Henry Chong

Running On Gatsby

Logo for Gatsby, static website generation platform.

πŸ“·: Gatsby, Inc.

This website is now running on Gatsby, a static website generator. Microsoft is shortly retiring the VM type that my website used to run on, which was the kick I needed to finally revisit everything, and the landscape is a bit different after a decade!

I've only just switched over, and my bare-bones implementation is still missing many features, but I've been quite pleased with Gatsby and the free hosting on Github Pages so far.

What else was out there?

I looked into several options before settling on Gatsby, including:

  • Medium as a primary web presence.
    • I enjoyed the authoring experience and it's great for writing blog content, but the lack of customizability and their business model meant it wasn't the right fit.
    • I particularly wanted to ensure that my content remained widely accessible to the public, not restricted to Medium subscribers.
    • As far as I'm aware, Medium doesn't have a free API or similar so I couldn't use it as a headless CMS either.
  • Squarespace and similar website builder services.
    • I liked the visual branding but again the lack of customization and cost eventually meant I didn't go down this route.
    • I also wanted to use my website as a way to stay technical, and this felt like "Easy mode" when I was after at least Normal difficulty (for a software engineer!)
  • Jekyll as a static website generator.
    • Very popular in the community, and I did almost go this route. Unfortunately for Jekyll, I wasn't keen on installing Ruby on Windows.

Why did I pick Gatsby?

Gatsby won because it ticked many boxes I was looking for:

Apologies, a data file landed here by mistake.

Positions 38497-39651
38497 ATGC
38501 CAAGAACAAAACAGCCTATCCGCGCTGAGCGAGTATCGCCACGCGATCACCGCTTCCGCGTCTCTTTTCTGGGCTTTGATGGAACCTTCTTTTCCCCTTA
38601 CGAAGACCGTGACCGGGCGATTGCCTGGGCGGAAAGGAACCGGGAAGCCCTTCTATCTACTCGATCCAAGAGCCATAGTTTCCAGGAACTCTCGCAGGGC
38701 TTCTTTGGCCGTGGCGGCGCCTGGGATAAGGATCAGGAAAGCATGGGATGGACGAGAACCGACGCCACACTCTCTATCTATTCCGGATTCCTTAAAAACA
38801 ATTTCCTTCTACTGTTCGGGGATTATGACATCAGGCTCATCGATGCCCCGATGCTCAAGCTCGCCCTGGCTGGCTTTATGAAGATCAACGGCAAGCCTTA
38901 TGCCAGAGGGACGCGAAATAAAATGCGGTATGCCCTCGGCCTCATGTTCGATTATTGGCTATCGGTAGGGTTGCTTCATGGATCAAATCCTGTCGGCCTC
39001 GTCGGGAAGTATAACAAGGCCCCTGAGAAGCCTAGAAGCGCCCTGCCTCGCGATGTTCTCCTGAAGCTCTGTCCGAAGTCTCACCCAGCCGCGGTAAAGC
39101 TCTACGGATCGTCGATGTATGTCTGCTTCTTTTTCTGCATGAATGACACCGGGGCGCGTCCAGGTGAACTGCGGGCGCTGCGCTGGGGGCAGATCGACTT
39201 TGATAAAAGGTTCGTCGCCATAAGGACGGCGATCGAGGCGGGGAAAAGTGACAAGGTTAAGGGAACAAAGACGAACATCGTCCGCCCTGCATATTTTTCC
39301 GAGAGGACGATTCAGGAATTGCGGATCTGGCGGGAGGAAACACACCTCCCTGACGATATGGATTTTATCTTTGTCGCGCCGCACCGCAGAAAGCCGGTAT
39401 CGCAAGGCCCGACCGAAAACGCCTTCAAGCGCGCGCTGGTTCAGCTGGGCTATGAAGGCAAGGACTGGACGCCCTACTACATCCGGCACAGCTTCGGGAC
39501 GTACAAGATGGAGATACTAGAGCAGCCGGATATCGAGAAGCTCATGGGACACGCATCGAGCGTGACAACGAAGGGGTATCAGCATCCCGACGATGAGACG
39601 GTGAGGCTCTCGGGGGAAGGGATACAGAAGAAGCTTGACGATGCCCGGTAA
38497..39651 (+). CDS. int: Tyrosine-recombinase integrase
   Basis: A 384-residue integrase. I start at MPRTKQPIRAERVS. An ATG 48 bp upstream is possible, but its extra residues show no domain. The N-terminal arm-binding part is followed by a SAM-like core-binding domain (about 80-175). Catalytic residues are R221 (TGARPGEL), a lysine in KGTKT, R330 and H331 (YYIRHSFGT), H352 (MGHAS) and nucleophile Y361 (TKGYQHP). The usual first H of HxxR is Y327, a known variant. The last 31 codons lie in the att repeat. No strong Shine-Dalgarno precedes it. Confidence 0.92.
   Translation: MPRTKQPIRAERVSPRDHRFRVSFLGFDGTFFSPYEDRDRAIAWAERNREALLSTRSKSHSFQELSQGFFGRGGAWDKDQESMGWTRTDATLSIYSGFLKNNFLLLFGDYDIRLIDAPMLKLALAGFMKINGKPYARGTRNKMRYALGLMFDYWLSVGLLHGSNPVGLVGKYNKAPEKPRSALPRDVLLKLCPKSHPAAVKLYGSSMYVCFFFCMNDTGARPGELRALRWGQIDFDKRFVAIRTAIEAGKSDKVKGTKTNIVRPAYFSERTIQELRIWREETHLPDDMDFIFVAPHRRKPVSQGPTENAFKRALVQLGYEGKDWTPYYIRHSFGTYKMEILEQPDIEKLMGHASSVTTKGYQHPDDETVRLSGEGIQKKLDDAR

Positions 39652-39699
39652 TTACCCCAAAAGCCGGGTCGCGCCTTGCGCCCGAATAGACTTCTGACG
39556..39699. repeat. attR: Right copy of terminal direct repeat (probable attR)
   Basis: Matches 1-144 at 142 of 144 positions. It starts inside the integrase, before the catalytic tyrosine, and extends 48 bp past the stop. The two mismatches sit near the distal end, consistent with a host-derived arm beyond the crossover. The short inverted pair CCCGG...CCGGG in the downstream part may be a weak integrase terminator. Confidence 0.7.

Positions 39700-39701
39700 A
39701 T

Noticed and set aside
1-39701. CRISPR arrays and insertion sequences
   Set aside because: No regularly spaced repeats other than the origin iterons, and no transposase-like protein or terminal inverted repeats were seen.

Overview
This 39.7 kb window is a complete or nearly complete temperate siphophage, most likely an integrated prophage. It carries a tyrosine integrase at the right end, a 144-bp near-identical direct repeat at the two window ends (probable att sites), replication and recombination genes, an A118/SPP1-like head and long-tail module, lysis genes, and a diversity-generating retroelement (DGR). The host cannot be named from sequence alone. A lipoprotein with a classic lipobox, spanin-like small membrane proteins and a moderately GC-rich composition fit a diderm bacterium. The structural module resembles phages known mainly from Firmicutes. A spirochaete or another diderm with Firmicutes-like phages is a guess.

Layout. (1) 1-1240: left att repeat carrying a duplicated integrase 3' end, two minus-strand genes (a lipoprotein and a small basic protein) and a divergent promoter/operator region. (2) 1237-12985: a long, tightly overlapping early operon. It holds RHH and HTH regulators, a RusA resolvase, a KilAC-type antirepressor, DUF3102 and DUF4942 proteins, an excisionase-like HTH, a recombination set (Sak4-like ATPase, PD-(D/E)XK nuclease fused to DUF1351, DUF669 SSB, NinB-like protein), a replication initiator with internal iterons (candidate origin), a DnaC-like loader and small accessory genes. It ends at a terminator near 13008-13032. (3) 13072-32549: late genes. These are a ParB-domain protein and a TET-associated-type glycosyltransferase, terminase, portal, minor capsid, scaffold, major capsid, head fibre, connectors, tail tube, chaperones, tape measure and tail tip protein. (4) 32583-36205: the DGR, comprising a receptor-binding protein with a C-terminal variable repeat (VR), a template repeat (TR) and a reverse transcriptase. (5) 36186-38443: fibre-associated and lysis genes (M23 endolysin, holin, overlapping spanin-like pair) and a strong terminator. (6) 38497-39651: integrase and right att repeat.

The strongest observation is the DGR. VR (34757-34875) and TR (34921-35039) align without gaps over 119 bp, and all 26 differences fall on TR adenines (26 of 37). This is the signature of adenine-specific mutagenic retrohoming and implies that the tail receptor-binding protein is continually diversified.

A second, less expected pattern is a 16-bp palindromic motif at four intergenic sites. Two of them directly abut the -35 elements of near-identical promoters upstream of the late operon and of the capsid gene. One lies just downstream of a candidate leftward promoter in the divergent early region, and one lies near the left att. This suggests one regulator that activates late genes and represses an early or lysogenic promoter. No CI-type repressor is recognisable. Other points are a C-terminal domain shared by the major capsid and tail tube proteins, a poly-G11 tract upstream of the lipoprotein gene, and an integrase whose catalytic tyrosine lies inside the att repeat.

• A focus on content. With everything configured, I can easily create new blog posts in Markdown and publish directly. I don't need fancy tricks, but even if I did, I can leverage MDX where needed.
  • Avoid tech stack lock-in. Having experienced two website transitions before, I wanted a platform that would easily enable me to switch out if required in the future. Unlike Wordpress or Orchard as full blown CMS systems, I will always have my Markdown content, images and everything clearly managed in Github. If I want to migrate to Next.js in the future, I expect this to be easier!
  • Modern (ish) open source. I've spent many of the last few years working on Meta specific internal, proprietary technologies. Gatsby is the perfect blend of open source, familiar and novel work. I've worked with React and GraphQL from my time at Meta, but I'd still need to stretch myself to learn and use Gatsby.
  • Decent documentation. The platform and product makes sense, they have an excellent starter tutorial and honestly it's refreshing for me to be able to Google and StackOverflow answers for a change!

We're just starting out

I have plenty more to learn about Gatsby, but even just getting to this point has given me plenty of ideas for upcoming blog posts, including:

  • How to set up Github Pages deployment
  • How to add a custom domain with Github Pages
  • How to add a custom font
  • How to add code formatting
  • How to integrate with Google Analytics and a GDPR-compliant cookie banner

At the time of writing, I don't have comments yet (sorry!) but if there's any specific topic you'd rather see first, get in touch and let me know!